Home Living in Russia House & Home Setting up home utilities in Russia: electricity, water, and gas
Last update on June 11, 2021

A guide for expats on how to set up key utilities in Russia. Find everything you need to know to connect to water, electricity, and gas in Russia.

One of the first things you need to do when moving into a property in Russia is to connect your utilities. It’s also important to connect to Russian internet, TV and telephone.

Russia is generally not as cost-effective in comparison to other European countries. The cost for basic Russian utilities and home appliances are typically higher in the capital of Moscow.

The other difficulty for expats is that many web pages of Russian utility companies do not offer English versions. Unless you speak Russian, you may need to seek the assistance of a Russian-speaking friend or an online translator. To avoid being without Russian utilities when moving into a new home, organize them a week or two in advance.

This guide explains how to organize your utilities upon relocating to Russia including:

Electricity and gas in Russia

There are two dominant companies that produce electricity in Russia – Inter RAO and Gazprom Energoholding. The companies do not sell directly to consumers but supply them to various providers. The quality of supply lines might not always be in line with European standards. They’re generally reliable, though, especially in the bigger cities. Use electricity regulators for sensitive technologies in case of any blackouts or power cuts.

Half of the electricity in Russia comes from gas power plants; in fact, Russia has the largest gas reservoirs in the world. The rest comes from other fossil fuels, nuclear power, and hydroelectricity. Electricity prices in Russia vary between regions.

Here is a list of electricity suppliers in Moscow:

Together with electricity, Gazprom Energoholding is also the major provider of gas in Russia. The major company in Moscow that offers gas supply, repair, and maintenance are Mosgaz.

Russian electric plugs and voltage

Russia electric plug and voltage

A Russia electrical outlet has a voltage of 220 and 240 volts AC with 50-hertz frequency. If you plan on bringing appliances from the US or Canada, you will need a power adapter and Russian voltage converter for sockets, which have two round-pin plugs, also known as Type C. However, if you are moving from Australia, New Zealand or the UK, you will only need to use Russia power adapters to connect to a Russia electric plug.

Russian water utilities

State-run companies provide the general supply of water and wastewater services in Russia (around 85%), alongside an increasing number of large private companies such as Russian Communal Systems, Eurasian Water Partnership, and Rosvodokanal.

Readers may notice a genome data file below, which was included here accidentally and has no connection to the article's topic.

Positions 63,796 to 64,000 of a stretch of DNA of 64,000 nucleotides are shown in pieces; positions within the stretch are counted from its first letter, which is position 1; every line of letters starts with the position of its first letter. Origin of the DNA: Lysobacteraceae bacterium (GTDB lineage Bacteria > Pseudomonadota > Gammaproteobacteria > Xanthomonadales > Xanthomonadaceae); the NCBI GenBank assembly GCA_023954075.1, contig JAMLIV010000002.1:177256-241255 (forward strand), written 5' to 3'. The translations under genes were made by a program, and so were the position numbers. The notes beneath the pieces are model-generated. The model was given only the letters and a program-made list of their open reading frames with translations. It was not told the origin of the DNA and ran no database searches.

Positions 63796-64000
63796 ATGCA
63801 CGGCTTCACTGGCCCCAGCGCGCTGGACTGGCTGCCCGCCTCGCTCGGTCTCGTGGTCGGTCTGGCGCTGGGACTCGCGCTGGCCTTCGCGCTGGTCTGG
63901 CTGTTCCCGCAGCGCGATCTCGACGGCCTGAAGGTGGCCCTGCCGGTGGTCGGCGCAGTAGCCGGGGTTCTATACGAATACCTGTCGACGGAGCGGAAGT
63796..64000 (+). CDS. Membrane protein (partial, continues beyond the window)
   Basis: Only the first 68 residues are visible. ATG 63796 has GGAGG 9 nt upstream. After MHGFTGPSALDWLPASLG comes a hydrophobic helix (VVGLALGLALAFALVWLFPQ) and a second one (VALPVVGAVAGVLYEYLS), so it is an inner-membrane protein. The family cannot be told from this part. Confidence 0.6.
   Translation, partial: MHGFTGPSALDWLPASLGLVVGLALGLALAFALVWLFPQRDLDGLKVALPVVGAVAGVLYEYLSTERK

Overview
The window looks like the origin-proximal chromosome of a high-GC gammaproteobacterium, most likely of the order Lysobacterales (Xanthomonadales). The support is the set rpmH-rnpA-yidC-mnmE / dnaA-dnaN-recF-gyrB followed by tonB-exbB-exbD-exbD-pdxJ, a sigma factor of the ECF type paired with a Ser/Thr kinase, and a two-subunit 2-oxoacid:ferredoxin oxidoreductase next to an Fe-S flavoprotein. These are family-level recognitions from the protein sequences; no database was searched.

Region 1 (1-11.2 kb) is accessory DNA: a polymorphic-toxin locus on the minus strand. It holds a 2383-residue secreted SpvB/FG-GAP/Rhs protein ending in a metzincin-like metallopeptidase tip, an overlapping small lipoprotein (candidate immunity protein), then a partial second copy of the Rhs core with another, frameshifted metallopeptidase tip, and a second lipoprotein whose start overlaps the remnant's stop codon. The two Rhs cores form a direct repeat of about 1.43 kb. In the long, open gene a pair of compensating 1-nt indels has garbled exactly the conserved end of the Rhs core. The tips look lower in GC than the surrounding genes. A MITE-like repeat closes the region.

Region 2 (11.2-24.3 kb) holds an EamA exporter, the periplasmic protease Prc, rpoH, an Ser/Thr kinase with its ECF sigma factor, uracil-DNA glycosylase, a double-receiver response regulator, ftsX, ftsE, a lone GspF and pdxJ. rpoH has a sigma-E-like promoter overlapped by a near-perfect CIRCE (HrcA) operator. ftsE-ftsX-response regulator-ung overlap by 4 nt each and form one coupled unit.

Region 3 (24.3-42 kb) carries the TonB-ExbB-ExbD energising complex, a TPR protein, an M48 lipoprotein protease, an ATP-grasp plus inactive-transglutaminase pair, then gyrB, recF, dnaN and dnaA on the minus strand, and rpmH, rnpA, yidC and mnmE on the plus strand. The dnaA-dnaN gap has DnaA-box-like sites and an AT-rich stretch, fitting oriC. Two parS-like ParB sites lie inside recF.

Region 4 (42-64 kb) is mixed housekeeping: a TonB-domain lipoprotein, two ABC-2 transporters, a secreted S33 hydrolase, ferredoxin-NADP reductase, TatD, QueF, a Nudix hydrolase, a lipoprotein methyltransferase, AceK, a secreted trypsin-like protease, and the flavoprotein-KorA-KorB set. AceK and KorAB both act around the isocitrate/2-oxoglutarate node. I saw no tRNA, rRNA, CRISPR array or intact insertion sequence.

Different water companies operate in different areas, so you will need to check which Russian water companies service where you live in Russia.

Russia’s biggest water company Moscovodkanal is the provider of drinking water and sewage in Moscow and its surrounding districts. However, despite Moscow’s strive to be modern, the water supply system is relatively old, making tap water in Russia not recommended for consumption. Most expats either buy bottled water or filter tap water.

Other major Russian water suppliers in Moscow are Mosvodostok, RosvodokanalRussian Communal Systems and Evraziyski, while Vodokanal is the most popular option in St Petersburg.

Tap water in Russia

Even in Moscow, the tap water is generally unsuitable for drinking due to an old water supply system in many areas. Most foreigners stick to filtered tap water or bottled water for drinking, although some use boiled tap water for hot drinks.

Water in Russia

The quality of tap water in Russia is significantly reduced in some rural areas, where tap water may even appear yellow or discolored and is dangerous for consumption. When traveling to other cities, foreigners may consider cleaning their teeth with bottled water and avoid eating raw salads or food. Avoid ice made from tap water.

Understanding Russian utility bills

Previously, Russian utilities were typically paid by landlords and included in the rent price. But since new rules came into force in September 2012, tenants are obliged to pay for their utilities and communal charges themselves.

There are several ways to pay your Russian utility bills, including at post offices or banks, at the offices of utility suppliers, online, by direct debit, at ATMs and via instant payment machines situated in supermarkets, shops and other public areas.

Russian utility bills come monthly and should be paid by the time indicated on the bill. The receipt should always be kept as a proof just in case. The receipt includes the following information: the area of the resident, payer’s name, services provided with its cost, benefits and subsidies if any, and total amount paid. Advance payments are available.

Late payments are subject to a penalty and if the bill is still not paid in three months, the supplier will most likely cut off the service.

Electricity, gas and water prices in Russia

Although electricity, gas and water prices differ across Russia, below is an approximate summary of average utility costs in Moscow and St Petersburg to give you an idea.


  • Electricity prices: flat rate of RUB 5,03 per kWh
  • Gas prices: RUB 4,98–6,16 per cubic metre
  • Water prices: RUB 30.87 per cubic metre

St Petersburg

  • Electricity prices: flat rate of RUB 3,84 per kWh
  • Gas prices: RUB 5,635 per cubic metre
  • Water prices: RUB 20,38 per cubic metre